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The newspaper of The Johns Hopkins University February 25, 2008 | Vol. 37 No. 23
Mountains of Material Need Saving

JHMI takes first steps to preserve digital holdings

By Greg Rienzi
The Gazette

Each year, the digital holdings of the Johns Hopkins Medical Institutions grow exponentially. Just imagine a mountain of electronic records related to research, education, patient care, finance and administration. Now toss on top of that pile digital images, electronic publications and personal faculty papers. The list doesn't end there, but already you have Mt. Everest.

While this information is backed up and secured at the department or division level, JHMI does not currently have an overarching plan in place for the future preservation and management of all these electronic records.

Concerned about the risk of losing a large portion of critical institutional records in electronic formats, the Alan Mason Chesney Medical Archives has taken the lead on a feasibility study, which begins next month, for an electronic records management program that would serve the schools of Medicine, Nursing and Public Health and The Johns Hopkins Hospital.

To aid its mission, the Medical Archives last month received from the National Historical Publications and Records Commission a grant for $50,000, a figure that was matched by the School of Medicine.

Nancy McCall, an archivist for the School of Medicine and author of the grant proposal, said that in developing a strategic digital archiving plan for the Medical Archives, it became clear that there was no such plan in place at the institutional level.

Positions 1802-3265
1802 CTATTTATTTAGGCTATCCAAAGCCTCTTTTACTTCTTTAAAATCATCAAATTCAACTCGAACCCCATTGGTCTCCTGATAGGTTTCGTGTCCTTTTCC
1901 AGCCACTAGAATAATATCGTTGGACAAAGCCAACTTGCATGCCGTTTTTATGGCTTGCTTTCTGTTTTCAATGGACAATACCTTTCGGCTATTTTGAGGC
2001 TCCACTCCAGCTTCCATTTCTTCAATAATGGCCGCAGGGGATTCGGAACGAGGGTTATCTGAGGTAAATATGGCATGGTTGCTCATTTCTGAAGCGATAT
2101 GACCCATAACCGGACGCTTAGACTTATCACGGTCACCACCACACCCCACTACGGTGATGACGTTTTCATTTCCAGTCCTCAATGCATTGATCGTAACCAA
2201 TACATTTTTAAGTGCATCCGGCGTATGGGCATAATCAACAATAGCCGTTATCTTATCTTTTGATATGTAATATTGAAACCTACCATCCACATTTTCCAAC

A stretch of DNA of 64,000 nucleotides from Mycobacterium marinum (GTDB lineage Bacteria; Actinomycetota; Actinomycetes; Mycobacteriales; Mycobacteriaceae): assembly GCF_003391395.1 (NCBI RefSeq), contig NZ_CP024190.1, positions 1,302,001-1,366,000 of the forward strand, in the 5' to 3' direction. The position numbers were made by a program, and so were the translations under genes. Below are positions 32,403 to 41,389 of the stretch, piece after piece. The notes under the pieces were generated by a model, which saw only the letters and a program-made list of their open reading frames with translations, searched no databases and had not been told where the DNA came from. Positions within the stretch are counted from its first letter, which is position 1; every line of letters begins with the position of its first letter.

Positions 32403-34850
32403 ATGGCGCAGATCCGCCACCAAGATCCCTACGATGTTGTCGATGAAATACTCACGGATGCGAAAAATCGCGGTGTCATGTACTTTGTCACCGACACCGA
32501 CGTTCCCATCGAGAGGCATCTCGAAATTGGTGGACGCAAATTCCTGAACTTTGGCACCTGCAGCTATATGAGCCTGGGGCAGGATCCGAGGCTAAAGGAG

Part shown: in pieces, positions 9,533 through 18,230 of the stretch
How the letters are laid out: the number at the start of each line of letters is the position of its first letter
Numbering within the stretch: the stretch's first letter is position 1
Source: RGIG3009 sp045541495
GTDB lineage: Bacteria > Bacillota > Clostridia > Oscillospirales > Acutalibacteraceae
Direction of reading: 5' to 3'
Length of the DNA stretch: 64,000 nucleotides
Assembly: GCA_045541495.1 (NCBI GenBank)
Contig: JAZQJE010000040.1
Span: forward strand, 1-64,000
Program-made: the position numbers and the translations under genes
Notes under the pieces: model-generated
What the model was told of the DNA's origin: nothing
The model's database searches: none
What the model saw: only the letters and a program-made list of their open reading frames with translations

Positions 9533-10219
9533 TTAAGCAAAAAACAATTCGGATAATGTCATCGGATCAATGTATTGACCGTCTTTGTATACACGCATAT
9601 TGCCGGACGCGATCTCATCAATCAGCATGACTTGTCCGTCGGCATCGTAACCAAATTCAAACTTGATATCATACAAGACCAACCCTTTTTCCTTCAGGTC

"The information is just piling up, and what happens to it after five years or so? Will we be able to access all of it? What if we lose some of it? Right now there are no provisions," McCall said.

"Our aim with this feasibility study is to serve as a catalyst for the discussion of issues related to the management of electronic records. We want to bring people together and raise the level of consciousness to these concerns."

McCall said that a major concern is that significant institutional information in electronic formats will not survive unless concerted measures are taken to preserve the data and migrate it to formats where it may be made accessible and usable on a long-term basis.

The main goal of the study is to develop a feasible electronic records management model for JHMI that institutional leaders will accept, endorse and begin to implement. The proposal would be completed by March 2009 and presented to JHMI leadership.

To shepherd the process, the Medical Archives will use the grant to hire an electronic records archivist who would serve as project coordinator. Members of the Medical Archives will initially staff the project. Over the next 12 months, they will bring together JHMI staff, faculty and students who will serve as an advisory team and offer the expertise needed to select a viable conceptual model for the records management program.

Darren Lacey, chief information security officer for the university and Johns Hopkins Medicine, said that the feasibility study is an important project that will certainly raise a lot of interesting questions.

"There are a whole bunch of technology-related issues related to the management of this amount of data, and you can spend forever digging through that. Then, there are privacy and security questions for handling all this information," said Lacey, who will serve as an adviser for the project. "The challenge of it all is aligning the interests among the different groups that have an interest in medical records. Perhaps this study will help frame the issues people have so we can understand what we want to do moving forward."

McCall said that in the coming months she hopes to bring together key people to begin the development of the digital management plan. "This is just the very beginning of our efforts," she said. "This is something that I, personally, have been concerned with for two decades, and I'm excited to move forward with the process."


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